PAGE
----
- Posted by Shyam Gokani in Bank of England, Brexit, Currency, Dollar, Economy, EUR, GBP, Inflation, Prime Minister, Referendum, Sterling, UK
- October 19, 2016
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Sterling slipped back a little after its strongest one-day gains in over three months on a trade-weighted basis, having been boosted after a UK government lawyer said parliament would have to ratify any deal to take Britain out of the EU.
Having fallen to a record low last week on worries that Britain would undergo a “hard” exit from the European Union, in which access to the single market was sacrificed for the sake of tighter controls on immigration, the Bank of England’s trade-weighted sterling index jumped 1.4 percent yesterday.
Lawyer James Eadie, who is representing the government in a High Court challenge over who has the right to trigger the divorce process between Britain and the EU, said on Tuesday that parliament – not just the ruling Conservative government – would “very likely” have to ratify any Brexit agreement.
For that upward momentum to be sustained and for us to see a larger rebound we’d need to see the courts rule that parliamentary approval is required for triggering Article 50 – in our view that’s more important and the market would be more sensitive to that development.
London’s High Court said on Tuesday it would rule “as quickly as possible” on whether parliament in its entirety must trigger Article 50, which starts formal divorce proceedings.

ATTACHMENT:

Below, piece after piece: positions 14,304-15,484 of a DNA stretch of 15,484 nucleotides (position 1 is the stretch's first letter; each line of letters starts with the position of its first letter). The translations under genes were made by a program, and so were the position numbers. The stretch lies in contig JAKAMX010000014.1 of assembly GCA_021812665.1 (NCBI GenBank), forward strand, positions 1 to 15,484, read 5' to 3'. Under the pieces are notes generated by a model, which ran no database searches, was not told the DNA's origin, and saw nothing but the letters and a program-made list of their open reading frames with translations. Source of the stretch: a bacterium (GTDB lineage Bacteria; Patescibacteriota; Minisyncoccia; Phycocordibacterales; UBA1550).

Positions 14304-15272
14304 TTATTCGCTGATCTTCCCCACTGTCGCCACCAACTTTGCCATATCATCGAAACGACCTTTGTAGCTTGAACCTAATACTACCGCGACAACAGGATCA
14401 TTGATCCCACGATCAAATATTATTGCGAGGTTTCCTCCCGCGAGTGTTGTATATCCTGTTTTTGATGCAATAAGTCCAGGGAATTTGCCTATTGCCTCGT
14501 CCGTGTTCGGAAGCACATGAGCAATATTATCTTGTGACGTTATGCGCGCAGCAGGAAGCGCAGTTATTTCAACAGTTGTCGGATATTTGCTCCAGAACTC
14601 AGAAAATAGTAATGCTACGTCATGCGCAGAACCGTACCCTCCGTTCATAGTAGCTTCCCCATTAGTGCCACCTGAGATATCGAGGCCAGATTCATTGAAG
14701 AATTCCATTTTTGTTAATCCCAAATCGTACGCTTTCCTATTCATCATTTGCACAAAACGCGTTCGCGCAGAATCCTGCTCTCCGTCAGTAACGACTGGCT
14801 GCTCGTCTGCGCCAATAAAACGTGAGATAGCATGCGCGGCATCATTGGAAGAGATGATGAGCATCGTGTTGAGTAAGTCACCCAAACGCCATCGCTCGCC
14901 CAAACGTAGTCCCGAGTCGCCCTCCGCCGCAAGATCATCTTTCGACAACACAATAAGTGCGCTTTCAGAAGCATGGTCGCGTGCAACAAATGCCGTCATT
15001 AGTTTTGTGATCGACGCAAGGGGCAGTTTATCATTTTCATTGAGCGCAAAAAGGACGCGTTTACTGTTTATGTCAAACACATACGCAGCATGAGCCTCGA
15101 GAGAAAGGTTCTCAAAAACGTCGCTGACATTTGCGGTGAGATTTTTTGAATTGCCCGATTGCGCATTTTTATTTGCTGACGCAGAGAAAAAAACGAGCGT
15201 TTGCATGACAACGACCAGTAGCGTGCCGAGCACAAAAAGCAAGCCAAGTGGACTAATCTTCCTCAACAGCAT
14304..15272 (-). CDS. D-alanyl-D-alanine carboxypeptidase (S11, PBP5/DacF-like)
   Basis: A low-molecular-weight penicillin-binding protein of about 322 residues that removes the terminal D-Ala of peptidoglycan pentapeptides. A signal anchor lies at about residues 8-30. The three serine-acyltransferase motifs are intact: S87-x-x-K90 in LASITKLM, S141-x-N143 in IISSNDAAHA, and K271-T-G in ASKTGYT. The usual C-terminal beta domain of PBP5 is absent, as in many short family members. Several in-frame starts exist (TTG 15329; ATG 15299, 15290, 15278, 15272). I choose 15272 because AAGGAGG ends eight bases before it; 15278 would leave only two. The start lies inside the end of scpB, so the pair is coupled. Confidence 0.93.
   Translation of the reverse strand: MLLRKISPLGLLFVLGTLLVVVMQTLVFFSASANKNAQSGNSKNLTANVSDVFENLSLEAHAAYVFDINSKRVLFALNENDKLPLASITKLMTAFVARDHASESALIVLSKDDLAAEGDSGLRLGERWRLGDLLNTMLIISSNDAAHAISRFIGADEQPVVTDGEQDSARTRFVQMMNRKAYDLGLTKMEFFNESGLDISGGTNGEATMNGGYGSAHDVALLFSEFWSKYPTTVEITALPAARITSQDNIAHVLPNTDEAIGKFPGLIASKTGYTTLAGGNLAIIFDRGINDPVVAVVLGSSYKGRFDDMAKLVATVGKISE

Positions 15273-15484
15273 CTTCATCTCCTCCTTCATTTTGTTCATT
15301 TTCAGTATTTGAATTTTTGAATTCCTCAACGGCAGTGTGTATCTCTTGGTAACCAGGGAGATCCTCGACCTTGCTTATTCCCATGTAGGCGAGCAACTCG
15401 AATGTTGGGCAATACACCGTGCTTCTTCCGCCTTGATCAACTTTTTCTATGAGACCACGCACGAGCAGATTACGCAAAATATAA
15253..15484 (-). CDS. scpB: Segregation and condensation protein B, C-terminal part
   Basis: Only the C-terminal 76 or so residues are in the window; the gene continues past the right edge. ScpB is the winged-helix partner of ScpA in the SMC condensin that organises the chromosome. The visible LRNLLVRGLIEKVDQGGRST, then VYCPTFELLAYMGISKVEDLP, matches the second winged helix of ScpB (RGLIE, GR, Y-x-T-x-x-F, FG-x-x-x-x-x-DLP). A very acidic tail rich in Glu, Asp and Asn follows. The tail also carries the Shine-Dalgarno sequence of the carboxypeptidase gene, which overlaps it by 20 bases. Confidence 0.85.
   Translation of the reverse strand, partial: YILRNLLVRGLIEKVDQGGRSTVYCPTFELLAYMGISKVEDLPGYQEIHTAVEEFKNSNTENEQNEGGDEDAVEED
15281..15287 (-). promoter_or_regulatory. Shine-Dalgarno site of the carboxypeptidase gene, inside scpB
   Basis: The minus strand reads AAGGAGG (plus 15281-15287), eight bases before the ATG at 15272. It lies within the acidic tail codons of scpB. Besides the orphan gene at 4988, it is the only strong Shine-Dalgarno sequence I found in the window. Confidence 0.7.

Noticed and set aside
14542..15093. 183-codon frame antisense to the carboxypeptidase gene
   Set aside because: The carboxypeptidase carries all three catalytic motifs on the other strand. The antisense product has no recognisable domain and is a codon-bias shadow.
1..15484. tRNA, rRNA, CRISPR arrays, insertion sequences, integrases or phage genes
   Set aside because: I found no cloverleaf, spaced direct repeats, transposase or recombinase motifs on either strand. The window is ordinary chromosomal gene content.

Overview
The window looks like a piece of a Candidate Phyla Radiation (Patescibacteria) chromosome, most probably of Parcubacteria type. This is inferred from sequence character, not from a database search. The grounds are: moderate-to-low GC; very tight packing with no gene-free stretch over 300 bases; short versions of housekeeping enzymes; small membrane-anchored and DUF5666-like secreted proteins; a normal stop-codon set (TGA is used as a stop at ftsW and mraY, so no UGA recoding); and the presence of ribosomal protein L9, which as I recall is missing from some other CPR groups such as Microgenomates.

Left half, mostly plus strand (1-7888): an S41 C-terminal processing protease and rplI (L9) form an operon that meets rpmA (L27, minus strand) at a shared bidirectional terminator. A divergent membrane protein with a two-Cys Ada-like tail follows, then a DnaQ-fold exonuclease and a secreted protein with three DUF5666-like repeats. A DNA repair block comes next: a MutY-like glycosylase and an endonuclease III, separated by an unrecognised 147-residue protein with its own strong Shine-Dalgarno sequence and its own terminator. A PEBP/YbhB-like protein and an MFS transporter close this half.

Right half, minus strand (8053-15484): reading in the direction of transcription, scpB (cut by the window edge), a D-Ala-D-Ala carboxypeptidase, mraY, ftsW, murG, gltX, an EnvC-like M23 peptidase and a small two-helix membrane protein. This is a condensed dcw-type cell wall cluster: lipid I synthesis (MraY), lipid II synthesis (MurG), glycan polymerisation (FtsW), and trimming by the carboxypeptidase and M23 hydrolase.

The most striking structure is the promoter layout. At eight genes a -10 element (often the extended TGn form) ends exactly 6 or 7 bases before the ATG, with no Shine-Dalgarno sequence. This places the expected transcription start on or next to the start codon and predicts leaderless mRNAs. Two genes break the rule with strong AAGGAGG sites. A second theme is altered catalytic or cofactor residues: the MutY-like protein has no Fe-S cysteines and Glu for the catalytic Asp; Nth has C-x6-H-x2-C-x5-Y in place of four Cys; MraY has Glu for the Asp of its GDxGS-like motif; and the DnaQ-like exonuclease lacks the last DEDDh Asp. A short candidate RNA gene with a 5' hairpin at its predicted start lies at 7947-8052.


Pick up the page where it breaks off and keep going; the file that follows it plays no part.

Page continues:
Job creation in Britain slowed in the three months to August although there was little sign of a big hit to the labour market from the country’s decision to leave the European Union, official data showed this morning.
The number of people in work rose by 106,000 between June and August, down from gains of more than 170,000 in each of three previous readings.
The unemployment rate held at a nearly 11-year low of 4.9 percent, in line with a forecast in a poll of economists.
The number of people out of work rose by 10,000 in the three months to August, the first rise since the three months to February.
Unemployment is widely expected to rise more sharply as companies hold off from hiring as they wait for more clarity on the country’s future ties to the EU, which could take years to emerge.